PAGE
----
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67 Knightsbridge – Shopfront


The façade of this Grade II listed block (55 – 91 Knightsbridge) was designed by the architect W. D. Caröe. The building was erected between 1902 to 1905 for use as a mansion block with a series of ground floor shops. The original shop owners complained that Caröe’s design for the shop fronts disregarded the requirements of the occupants. One, a butcher, complained of the ‘unprecedented pretensions of the architect desires to dictate and impose upon them shop-fronts totally unsuited for their trades.


The businesses who originally occupied the ground floor shops included, the Byzanotype Portrait Company, art dealers, Robersons Ltd, period-interiors specialists, a newspaper advertising agency, a theatre-ticket office, a bridge club, and one of Hamley Brothers’ toy-shops. Tenants had problems paying ground-rent and the problem became acute during the First World War. By 1917 all the new row businesses had closed, some tenants decamped owing rent, and shops and flats remained empty, in some cases for several years, or occupied at nominal rents. After the end of the war trade improved and the block was again fully occupied. Since the Second World War the shops in the block have been largely occupied by clothing and footwear retailers. The timber shopfronts have undergone considerable alteration, and only a few original examples survive.


On-site investigations and the examination of mounted samples at high magnification under normal and ultraviolet light (x50 – x500) revealed that original hardwood elements of the shopfront of No. 67 had originally been finished in a Brown/Black paint and then varnished. A black and white engraving of c.1905 suggests the woodwork of the shopfronts were painted in a uniform dark colour. Previous research established that the softwood window frames had originally been grained in imitation of a hardwood – most likely to match the hardwood shopfronts.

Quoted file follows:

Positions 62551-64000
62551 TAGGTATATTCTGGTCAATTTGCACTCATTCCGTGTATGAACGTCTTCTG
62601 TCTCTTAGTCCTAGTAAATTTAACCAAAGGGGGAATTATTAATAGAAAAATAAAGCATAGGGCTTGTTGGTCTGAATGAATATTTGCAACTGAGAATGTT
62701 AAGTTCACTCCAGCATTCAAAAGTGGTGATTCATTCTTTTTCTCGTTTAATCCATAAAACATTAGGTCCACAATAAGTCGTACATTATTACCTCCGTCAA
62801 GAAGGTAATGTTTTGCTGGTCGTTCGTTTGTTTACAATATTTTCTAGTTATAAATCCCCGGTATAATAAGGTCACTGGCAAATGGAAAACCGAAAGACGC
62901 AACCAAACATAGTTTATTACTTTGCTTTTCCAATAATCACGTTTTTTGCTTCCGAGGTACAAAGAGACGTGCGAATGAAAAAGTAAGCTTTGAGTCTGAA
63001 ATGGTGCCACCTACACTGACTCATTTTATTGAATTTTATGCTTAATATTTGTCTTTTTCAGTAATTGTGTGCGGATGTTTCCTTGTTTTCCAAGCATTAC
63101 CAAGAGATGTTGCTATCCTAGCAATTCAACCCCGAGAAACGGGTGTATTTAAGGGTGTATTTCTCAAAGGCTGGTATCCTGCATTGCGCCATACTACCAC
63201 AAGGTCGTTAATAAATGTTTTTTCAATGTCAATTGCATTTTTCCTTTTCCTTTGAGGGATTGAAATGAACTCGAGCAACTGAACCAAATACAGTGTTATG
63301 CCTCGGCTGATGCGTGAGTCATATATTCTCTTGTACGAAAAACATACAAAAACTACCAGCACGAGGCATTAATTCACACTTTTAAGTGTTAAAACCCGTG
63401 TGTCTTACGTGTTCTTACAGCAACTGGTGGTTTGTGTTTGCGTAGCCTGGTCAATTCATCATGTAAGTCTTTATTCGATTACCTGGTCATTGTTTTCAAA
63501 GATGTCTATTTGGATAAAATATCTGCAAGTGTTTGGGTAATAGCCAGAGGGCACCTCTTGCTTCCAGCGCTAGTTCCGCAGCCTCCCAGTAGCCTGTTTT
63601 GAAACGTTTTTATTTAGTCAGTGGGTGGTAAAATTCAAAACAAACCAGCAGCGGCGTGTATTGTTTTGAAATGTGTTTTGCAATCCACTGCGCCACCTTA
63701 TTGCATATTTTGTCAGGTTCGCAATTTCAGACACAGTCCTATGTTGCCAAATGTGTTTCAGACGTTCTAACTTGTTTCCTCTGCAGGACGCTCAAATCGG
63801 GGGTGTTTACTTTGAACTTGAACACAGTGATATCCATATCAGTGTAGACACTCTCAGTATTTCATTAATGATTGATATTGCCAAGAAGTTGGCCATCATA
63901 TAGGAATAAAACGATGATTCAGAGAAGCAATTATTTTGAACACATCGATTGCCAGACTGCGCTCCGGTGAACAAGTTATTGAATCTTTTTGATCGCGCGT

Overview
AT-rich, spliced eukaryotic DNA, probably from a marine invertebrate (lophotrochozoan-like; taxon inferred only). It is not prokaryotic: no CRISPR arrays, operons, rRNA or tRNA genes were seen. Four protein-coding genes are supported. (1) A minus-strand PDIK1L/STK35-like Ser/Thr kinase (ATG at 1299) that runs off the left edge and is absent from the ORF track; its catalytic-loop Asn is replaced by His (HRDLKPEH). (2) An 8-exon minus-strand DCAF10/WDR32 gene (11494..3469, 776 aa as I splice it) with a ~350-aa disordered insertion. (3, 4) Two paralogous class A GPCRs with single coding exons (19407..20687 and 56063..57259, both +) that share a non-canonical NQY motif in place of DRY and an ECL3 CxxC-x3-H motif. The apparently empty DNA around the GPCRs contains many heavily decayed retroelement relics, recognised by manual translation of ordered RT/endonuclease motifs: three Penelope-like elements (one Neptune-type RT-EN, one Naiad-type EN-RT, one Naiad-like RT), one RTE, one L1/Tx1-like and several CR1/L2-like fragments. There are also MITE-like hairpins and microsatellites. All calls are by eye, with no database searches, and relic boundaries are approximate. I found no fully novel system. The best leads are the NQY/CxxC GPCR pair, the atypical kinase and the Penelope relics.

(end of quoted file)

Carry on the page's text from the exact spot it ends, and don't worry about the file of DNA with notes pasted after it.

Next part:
It is probable that this finish Brown/Black varnished finish was routinely stripped and renewed as the shopfronts became worn and dirty. The wood may have been re-finished using a wide variety of dark paints, stains and tinted varnishes to produce the same visual effect. During the period from 1905 to the post WWII there were periods of neglect when the shops were unoccupied, and the applied finishes may simply have worn away exposing the surface of the hardwood.
During the 1960s when modern alkyd resin paints were becoming available, the shopfront on No. 67 was paint in White Alkyd Resin paint with selected details (dentils and recesses of fluting) picked out using Gold Paint. This first decoration was applied over a layer of silver coloured metallic under/coat primer. This shopfront was repainted 20 +/- in White/Off-White Alkyd Resin paints. The gold detailing was repeated during the first five decorations after which the shopfront was painted plain White/Off-White Alkyd Resin paint. More recently the shopfront was painted in a Dark Blue Alkyd Resin paint applied over a Grey undercoat. This Dark Blue is the house colour of William Hill the Bookmaker. This scheme was repeated twice.


• It is suggested that the modern alkyd resin paints are removed. The bulk of the overpaint may be simply peeled away using a palette knife. The remaining residue and traces of the dark finish and varnish may then be removed using solvents.
• Some areas of the existing dark finish should be retained for the archaeological record – perhaps some areas at one end of the Big Central Arch.
• The Brown/Black finish may then be recreated using modern stain/paints and varnishes.
• The colour of the finish applied to the shopfronts should be considered alongside the colours to be applied to the upper windows.